It was Saturday, October 16, 1954 and Elvis was one of probably 20 singers scheduled to perform that night. The show began, as usual, at 8 p.m. Lucky Strike was one of the show's sponsors and Elvis was brought out as the Lucky Strike amateur contestant shortly after nine. The audience gave him a polite reception, nothing unusual by any means and nothing like the applause many of the others on the show got that night.
Horace usually introduced the main attractions but since Elvis was an unknown, I was asked to do the honors. We often ad-libbed our intros and that night was no exception. If I had known how famous those words would become, I would have put more thought into them. They were printed first in a Look Magazine article; later on in hundreds of books and newspapers. Every radio station in the nation, I suppose, has a cassette of the event and at last count the introduction has been put on 46 bootleg albums from Taiwan to Timbuktu. Elvis was tentative and polite. He didn't wiggle and had not developed his snarl or his put-on stutter.
October 16, 1954
FRANK PAGE: Just a few weeks ago, a young man from Memphis, Tennessee recorded a song on the Sun label and in just a matter of a few weeks, that record has skyrocketed right on up the charts. He's only 19 years old; he has a distinctive style.....
Elvis Presley. Let's give him a nice hand. We've been playing his songs around for weeks. Elvis, how are you this evening?
Elvis: Just fine. How are you, sir?
Frank Page: Are you geared up with your band there...?
Elvis: Geared up.
Frank Page: To let us hear your songs?
Elvis: Well, I'd like to say how happy we are to be out here. It's a real honor for us to get a chance to appear on the Louisiana Hayride show and we're gonna do a song for you. You got anything else to say, sir?
Frank Page: No, I'm ready.
Elvis: We're gonna do a song for you we've got out on Sun Records and it goes something like this.
Elvis sang both sides of his record beginning with "That's All right, Mama". It was a bluesy Beale Street song that got a good response. "Blue Moon of Kentucky" was at least a country song, though Bill Monroe never sang it that way! On the recording of these first performances, you can hear that the engineer working the broadcast had to turn up the volume on the microphone in the audience in order to pick up a reasonable amount of applause. It was not a sensational beginning for the man who, in a matter of just a few more months would be dubbed "The King of Rock and Roll", whose every record would threaten to turn to gold and every album to platinum.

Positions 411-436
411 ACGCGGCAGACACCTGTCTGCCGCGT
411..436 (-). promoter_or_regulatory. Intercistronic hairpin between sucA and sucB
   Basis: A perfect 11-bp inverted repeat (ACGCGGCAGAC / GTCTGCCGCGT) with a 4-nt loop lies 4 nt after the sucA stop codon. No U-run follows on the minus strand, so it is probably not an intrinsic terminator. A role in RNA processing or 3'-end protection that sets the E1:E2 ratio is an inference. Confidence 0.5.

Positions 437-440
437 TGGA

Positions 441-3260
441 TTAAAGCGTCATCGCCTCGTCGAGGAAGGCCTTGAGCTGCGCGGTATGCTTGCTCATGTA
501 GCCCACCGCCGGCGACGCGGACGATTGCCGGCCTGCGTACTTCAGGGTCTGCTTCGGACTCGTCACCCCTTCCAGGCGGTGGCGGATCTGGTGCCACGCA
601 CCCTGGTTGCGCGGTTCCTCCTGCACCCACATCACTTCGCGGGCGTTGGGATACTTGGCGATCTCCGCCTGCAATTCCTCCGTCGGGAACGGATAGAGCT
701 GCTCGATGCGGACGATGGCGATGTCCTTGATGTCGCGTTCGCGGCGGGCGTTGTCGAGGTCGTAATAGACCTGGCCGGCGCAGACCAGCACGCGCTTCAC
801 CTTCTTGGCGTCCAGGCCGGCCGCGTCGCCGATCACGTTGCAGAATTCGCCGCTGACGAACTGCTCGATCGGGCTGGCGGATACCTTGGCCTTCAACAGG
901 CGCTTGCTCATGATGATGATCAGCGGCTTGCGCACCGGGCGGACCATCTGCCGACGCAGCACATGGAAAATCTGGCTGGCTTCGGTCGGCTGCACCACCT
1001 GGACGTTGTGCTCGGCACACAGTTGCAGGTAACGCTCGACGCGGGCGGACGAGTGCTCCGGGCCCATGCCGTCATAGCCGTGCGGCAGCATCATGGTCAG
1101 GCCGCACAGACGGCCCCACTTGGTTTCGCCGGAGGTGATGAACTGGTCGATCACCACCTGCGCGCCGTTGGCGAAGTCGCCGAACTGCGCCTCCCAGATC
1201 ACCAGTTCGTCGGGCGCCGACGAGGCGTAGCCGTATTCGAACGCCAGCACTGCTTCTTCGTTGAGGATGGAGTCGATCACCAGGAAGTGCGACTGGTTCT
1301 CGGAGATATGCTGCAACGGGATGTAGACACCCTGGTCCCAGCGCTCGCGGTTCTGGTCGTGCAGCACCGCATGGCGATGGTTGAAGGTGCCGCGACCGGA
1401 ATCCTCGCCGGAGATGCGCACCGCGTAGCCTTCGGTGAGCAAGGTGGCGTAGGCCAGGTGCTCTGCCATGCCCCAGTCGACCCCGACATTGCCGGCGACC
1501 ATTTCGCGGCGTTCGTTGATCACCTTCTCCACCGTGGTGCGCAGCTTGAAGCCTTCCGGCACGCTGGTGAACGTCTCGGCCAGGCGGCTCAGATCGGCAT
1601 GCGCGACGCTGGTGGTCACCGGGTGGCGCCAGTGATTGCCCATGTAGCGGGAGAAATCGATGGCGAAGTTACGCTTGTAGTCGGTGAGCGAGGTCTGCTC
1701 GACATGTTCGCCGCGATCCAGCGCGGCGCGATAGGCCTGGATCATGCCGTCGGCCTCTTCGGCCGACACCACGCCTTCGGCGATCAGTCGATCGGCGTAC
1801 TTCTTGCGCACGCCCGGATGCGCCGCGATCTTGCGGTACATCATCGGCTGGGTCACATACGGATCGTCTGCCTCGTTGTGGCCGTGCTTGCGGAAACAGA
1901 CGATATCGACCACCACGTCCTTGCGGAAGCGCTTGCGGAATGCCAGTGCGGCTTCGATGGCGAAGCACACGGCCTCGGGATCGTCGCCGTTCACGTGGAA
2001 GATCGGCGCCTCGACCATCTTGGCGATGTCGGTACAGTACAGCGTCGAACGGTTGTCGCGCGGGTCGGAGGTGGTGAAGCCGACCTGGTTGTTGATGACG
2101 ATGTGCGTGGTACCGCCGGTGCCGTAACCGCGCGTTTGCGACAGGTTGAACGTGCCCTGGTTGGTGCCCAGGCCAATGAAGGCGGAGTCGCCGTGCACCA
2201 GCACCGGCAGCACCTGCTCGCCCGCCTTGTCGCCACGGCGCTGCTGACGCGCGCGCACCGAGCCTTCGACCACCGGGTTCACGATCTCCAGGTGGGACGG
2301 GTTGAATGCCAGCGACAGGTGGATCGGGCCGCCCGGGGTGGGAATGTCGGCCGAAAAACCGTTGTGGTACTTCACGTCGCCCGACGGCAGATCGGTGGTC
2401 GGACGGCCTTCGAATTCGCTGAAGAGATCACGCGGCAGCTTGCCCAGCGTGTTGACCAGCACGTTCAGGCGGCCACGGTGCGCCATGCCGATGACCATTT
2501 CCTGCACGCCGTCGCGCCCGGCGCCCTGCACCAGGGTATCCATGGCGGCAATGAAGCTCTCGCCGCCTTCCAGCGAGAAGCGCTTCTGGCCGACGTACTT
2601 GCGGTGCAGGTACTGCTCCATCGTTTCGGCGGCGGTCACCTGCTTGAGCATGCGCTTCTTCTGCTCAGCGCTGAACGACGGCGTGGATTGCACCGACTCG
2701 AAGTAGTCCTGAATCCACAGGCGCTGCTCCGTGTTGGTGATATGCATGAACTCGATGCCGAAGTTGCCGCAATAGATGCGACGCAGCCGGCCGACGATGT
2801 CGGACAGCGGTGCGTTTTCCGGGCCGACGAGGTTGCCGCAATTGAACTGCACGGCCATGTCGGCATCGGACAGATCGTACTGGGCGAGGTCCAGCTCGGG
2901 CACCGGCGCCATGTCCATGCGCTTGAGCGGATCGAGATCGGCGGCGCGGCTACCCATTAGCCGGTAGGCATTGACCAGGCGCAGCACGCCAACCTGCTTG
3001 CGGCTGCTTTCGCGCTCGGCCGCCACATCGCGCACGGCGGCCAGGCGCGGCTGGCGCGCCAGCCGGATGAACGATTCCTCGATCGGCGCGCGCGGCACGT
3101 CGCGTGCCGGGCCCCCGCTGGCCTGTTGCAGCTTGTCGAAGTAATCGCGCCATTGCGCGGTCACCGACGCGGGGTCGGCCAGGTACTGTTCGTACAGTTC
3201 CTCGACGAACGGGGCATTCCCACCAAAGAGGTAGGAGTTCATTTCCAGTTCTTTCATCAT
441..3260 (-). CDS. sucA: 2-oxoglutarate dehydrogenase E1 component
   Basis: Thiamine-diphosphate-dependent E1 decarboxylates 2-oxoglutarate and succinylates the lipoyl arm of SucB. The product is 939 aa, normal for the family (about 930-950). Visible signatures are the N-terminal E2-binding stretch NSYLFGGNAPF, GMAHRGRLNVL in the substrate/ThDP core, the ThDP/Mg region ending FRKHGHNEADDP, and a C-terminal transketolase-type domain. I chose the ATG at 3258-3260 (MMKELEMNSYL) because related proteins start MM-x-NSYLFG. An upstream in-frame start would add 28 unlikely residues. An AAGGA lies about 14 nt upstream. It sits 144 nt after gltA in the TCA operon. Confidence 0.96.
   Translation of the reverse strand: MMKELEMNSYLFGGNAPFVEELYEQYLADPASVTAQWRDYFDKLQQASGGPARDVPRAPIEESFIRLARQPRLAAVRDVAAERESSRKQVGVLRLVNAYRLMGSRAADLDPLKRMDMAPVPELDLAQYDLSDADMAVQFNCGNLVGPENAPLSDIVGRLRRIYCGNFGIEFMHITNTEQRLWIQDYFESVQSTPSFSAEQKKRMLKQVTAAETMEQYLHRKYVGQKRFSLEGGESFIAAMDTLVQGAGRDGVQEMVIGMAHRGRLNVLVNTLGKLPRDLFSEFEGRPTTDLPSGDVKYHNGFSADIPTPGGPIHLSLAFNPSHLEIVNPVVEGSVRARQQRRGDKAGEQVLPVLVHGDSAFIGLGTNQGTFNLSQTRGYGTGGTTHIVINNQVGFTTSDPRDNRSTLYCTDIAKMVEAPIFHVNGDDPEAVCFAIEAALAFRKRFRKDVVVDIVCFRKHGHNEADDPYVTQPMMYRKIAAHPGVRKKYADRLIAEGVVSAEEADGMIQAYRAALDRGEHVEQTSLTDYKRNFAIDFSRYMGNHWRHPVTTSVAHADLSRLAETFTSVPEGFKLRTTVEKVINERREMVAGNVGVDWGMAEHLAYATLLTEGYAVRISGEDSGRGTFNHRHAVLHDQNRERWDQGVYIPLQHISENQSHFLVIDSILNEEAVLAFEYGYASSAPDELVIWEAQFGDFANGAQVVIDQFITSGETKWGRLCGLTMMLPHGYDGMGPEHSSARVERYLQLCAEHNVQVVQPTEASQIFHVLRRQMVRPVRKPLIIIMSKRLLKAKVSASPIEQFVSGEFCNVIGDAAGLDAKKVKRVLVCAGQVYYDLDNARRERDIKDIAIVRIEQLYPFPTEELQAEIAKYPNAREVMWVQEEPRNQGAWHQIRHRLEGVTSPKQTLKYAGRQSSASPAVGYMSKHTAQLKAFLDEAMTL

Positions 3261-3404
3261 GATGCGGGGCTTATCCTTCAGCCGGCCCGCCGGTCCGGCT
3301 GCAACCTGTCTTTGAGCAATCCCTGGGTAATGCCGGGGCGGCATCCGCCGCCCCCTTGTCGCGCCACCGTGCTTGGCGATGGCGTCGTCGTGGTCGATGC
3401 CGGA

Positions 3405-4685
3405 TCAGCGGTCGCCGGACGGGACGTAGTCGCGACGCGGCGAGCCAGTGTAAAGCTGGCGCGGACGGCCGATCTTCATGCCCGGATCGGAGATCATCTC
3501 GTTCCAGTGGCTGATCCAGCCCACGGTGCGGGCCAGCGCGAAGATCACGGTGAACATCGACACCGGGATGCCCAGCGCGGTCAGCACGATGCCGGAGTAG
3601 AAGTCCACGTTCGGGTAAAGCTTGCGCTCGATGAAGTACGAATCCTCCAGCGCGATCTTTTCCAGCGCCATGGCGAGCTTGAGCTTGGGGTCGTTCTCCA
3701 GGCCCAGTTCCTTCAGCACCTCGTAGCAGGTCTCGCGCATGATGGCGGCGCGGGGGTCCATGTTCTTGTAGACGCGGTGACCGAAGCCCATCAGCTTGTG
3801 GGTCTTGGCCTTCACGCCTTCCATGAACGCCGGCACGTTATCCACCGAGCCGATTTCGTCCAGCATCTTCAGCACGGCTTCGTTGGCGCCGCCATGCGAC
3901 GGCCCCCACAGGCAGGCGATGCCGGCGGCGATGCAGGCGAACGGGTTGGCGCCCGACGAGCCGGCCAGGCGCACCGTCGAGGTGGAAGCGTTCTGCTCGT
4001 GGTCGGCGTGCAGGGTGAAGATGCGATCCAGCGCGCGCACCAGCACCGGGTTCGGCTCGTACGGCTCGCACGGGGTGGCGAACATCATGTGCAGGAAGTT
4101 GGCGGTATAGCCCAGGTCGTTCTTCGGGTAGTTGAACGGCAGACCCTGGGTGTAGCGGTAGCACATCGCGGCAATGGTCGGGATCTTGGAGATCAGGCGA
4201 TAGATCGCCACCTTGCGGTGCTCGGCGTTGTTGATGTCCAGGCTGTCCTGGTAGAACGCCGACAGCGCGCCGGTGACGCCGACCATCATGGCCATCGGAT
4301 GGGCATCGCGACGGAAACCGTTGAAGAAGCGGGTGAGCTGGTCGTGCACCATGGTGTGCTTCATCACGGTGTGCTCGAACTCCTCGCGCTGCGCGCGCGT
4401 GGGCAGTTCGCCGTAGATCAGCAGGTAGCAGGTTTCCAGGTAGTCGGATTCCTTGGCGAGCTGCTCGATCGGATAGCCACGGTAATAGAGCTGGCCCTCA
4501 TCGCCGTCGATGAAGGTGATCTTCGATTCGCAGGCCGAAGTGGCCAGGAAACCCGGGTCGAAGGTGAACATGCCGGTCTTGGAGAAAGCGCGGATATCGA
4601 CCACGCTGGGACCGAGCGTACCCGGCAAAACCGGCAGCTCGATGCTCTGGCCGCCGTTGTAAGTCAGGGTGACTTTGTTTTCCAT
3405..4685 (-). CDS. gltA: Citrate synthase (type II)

I remember talking to Elvis backstage that night. I was interested in how he was being received wherever he appeared because a decision would have to be made right away whether or not to put him back on the show. He said he had been working a few clubs in the Memphis area and that, frankly, he didn't go over big with an older audience, that it was teenagers who dug what he was doing. I could understand that. He was a good-looking boy, dressed conservatively. Elvis had brooded for several weeks about the rejection he encountered at the Grand Ol' Opry and had just about decided to give up singing when he got this chance to appear on the Hayride. Had we turned him down, he might have given it up. He told me that Jim Denny, who ran the talent office at the Opry, told him he'd better stick to truck driving, that he'd never make it as a singer. I told Elvis not to pay any attention to that kind of advice, to give it a try and make up his own mind without listening to anyone else.
We booked Elvis back on the show and on November 6, 1954 signed him to a year's contract at union scale. Scale was $15.00 per sideman, double scale for the leader. That meant $15.00 each for Scotty and Bill and $30.00 for Elvis. It was evident to all at this time that Elvis had arrived and was where he should be. Soon, the young people began showing up in droves, riding the trolley or dropped off by parents, squealing and eventually swooning when that became "the thing".
About the time Elvis signed on the Hayride, Bob Neal became his manager. Bob was an early morning disc jockey doing a country music show on WMPS in Memphis and, like most jocks in that position, in his spare time he put together small package shows of country artists and did some booking in the area to supplement his income. Bob was one of the few guys in this business who was known for his honesty, his integrity and his total dedication to the man he represented. He handled Elvis intelligently, getting him maximum exposure while the act was perfected. Bob took him at the right speed and got his career on solid ground.
Elvis criss-crossed the South and Southwest playing schoolhouses, church socials, nightclubs, road houses and even the dedication of a building's new central air conditioning system! He was dubbed the "Memphis Flash" and the "King of Western Bop". "Pappy" Covington and Tilman Franks began booking out shows in the coverage area of KWKH. Horace Logan went on some of these excursions taking along other Hayride stars. Elvis didn't always receive top billing but word spread fast that this "Hillbilly Cat" was something to see. Fans had already heard the excitement on the radio and they were waiting for him to show up in their town.
While living in Shreveport, Elvis stayed primarily in hotels. They were called "tourist courts" in those days and the Al-Ida Motel and the Shirley Temple Courts were typical haunts. On Fridays he would often have breakfast with Stan Lewis, owner of a prominent local record shop. Stan wold invariably pick up the check as the Hayride didn't pay big money! Elvis would return the favor by holding autograph parties at Stan's Record Shop, just a few blocks down from KWKH's studios on Texas Street. Elvis kept company with Carolyn Bradshaw, a petite big-eyed brunette who also sang on the Hayride. He would often be found nearby playing the pinball machine at Murrell Stansell's Bantam Grill. Harry's Barbecue was also a familiar hangout. (George Jones and Faron Young were known to have had a few altercations there!) When he had time, he went to the movies at the Strand or the Don Theaters.